Published on February 8th, 2017 | from CAMH Education
CAMH Education Launches Online Training with EnAbling Change
On January 24, 2017, CAMH Education was proud to launch Communicating with People with Mental Health Disabilities: What Justice Sector Professionals Can Do to Remove Barriers, part of the EnAbling Change Program.
This online training, created in partnership with the Canadian Mental Health Association (CMHA) Toronto Branch acknowledges that:
- People with mental health disabilities face barriers in all sectors of society.
- Justice sector professionals must understand these barriers and how to use effective communication to increase equal access to services.
The launch featured speakers such as the Honourable Tracy MacCharles, Minister of Government and Consumer Services and Minister Responsible for Accessibility, Justice Edward Kelly, Ontario Court of Justice, Shelia Bristo, Assistant Deputy Attorney General, Court Services Division and Steve Lurie, Executive Director of CMHA Toronto Branch. Each speaker recognized the need for this type of training program and its potential to remove barriers within the justice system for individuals with mental health disabilities.
The Communicating with People with Mental Health Disabilities course has been designed for people working in the Ontario justice sector, including:
- members of the judiciary
- tribunal members and staff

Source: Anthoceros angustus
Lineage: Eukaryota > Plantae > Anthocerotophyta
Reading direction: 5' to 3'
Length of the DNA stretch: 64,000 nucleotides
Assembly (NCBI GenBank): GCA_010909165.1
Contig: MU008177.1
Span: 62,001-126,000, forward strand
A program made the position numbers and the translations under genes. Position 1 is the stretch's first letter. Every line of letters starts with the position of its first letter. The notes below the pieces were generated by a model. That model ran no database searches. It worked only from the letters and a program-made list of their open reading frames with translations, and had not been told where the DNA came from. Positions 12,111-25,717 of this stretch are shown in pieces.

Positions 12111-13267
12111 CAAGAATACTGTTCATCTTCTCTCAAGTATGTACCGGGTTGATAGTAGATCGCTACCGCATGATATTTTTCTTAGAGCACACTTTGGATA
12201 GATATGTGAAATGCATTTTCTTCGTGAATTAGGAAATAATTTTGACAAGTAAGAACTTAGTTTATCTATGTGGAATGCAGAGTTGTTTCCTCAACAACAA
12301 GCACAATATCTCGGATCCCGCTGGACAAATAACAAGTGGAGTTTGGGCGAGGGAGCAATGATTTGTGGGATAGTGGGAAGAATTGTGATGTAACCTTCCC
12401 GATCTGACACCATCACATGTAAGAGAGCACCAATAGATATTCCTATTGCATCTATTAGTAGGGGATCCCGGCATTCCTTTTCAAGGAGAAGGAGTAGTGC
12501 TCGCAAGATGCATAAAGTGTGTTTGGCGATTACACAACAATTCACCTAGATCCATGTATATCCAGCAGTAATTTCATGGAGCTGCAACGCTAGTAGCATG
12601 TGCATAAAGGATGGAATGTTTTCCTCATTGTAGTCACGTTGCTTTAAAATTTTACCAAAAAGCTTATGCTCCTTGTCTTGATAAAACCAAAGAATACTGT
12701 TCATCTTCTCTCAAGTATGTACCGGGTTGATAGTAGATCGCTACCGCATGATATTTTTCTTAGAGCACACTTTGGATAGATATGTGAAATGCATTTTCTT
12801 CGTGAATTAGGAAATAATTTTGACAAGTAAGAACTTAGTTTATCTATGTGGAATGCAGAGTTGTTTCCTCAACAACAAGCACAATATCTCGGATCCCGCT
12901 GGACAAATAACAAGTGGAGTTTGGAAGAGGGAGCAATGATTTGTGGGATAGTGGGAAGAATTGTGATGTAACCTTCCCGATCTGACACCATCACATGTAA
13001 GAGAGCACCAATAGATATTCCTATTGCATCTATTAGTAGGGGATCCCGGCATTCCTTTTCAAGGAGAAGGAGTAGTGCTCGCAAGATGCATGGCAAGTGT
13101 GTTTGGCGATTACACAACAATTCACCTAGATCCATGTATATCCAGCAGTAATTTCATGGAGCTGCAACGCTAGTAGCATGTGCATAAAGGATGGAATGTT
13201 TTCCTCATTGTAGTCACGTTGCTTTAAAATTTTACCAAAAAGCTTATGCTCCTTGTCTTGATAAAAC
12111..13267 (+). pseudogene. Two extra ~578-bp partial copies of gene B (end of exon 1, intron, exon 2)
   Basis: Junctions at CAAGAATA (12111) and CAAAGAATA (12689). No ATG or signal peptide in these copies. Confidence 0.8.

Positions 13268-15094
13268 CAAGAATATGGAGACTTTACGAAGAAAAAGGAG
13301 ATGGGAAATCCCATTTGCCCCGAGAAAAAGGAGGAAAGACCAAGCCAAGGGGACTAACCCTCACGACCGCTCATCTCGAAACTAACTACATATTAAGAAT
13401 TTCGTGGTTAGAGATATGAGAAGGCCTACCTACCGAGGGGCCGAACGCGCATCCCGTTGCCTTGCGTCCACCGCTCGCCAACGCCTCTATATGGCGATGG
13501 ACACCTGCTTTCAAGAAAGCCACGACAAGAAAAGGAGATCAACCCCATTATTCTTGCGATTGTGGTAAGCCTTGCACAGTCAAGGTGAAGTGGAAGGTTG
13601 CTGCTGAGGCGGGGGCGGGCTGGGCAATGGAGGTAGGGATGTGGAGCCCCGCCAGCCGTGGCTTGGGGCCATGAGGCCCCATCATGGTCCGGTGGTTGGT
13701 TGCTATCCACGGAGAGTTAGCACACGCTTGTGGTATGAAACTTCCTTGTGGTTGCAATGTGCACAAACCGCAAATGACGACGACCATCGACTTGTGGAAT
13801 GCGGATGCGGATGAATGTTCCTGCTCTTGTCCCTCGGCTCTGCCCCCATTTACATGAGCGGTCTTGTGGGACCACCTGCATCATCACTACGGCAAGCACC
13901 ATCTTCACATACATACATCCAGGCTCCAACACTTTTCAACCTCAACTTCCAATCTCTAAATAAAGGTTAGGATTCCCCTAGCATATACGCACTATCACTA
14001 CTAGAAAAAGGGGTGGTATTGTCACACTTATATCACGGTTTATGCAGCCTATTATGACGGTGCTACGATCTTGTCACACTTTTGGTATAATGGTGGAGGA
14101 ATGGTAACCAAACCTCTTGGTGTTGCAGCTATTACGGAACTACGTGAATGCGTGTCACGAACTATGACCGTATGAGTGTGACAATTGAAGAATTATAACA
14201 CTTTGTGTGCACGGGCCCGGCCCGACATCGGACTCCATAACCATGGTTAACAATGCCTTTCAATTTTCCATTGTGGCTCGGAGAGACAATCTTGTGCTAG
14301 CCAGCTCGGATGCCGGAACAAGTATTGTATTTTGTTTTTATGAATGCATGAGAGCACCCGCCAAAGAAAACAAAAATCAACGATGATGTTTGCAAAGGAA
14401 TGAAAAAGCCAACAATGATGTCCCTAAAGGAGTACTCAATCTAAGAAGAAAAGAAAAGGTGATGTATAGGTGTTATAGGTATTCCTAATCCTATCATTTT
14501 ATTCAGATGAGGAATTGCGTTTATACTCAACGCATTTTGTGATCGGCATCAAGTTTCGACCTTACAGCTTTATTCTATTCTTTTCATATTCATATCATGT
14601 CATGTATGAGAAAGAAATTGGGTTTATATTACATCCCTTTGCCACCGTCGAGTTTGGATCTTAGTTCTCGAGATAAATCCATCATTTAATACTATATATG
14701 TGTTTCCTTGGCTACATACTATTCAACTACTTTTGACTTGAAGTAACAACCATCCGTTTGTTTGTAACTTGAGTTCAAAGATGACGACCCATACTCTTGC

- professionals working in courthouses, and legal and probation offices
- any other justice sector professionals who provide services to people with mental health disabilities.
The goals of the course are to:
- increase awareness of the legal obligations of justice sector service providers to meet the communication needs of people with mental health disabilities
- increase awareness of mental health disabilities and related communication barriers
- provide practical information and strategies on identifying and removing barriers in order to offer effective communications and services.
The course consists of four modules that include information on:
- social and medical models of disability
- common mental health issues and related disabilities
- stigma, discrimination and social determinants of health
- the impact of trauma
- communication strategies.
It takes three to four hours to complete the course, but participants can select the modules they want to review in whatever sequence they wish, and work at their own pace.
The course features multimedia audio and video clips from justice sector professionals and people with lived experience. It also features additional material such as case studies, tip sheets and other resources, including referral and health service information.
We’d like to acknowledge the core team of CAMH staff who helped create and develop the training:
- Mark Fernley, Rosalicia Rondon and Oliver Ho, of Education Services, who worked through the content including the video interviews and accumulation of addition resources.
- Anne Simon and Doug Giles of the Simulation and Digital Innovation team, supported by Alan Tang and Shirley Lin of IMG, who uploaded the content to a CAMH-hosted learning management system and ensured the project met an elevated level of accessibility standards.
- Erica McDiarmid from the CAMH Evaluation team, who will be providing a report on the outcomes of the project.
The project was supported by Ivan Silver, Latika Nirula and Asha Maharaj of the CAMH Education management team.
This is great work that will go a long way to help, as the program name says, enable change!
Find out more about this course here (PDF).
Find other CAMH Education courses on camh.ca/education here.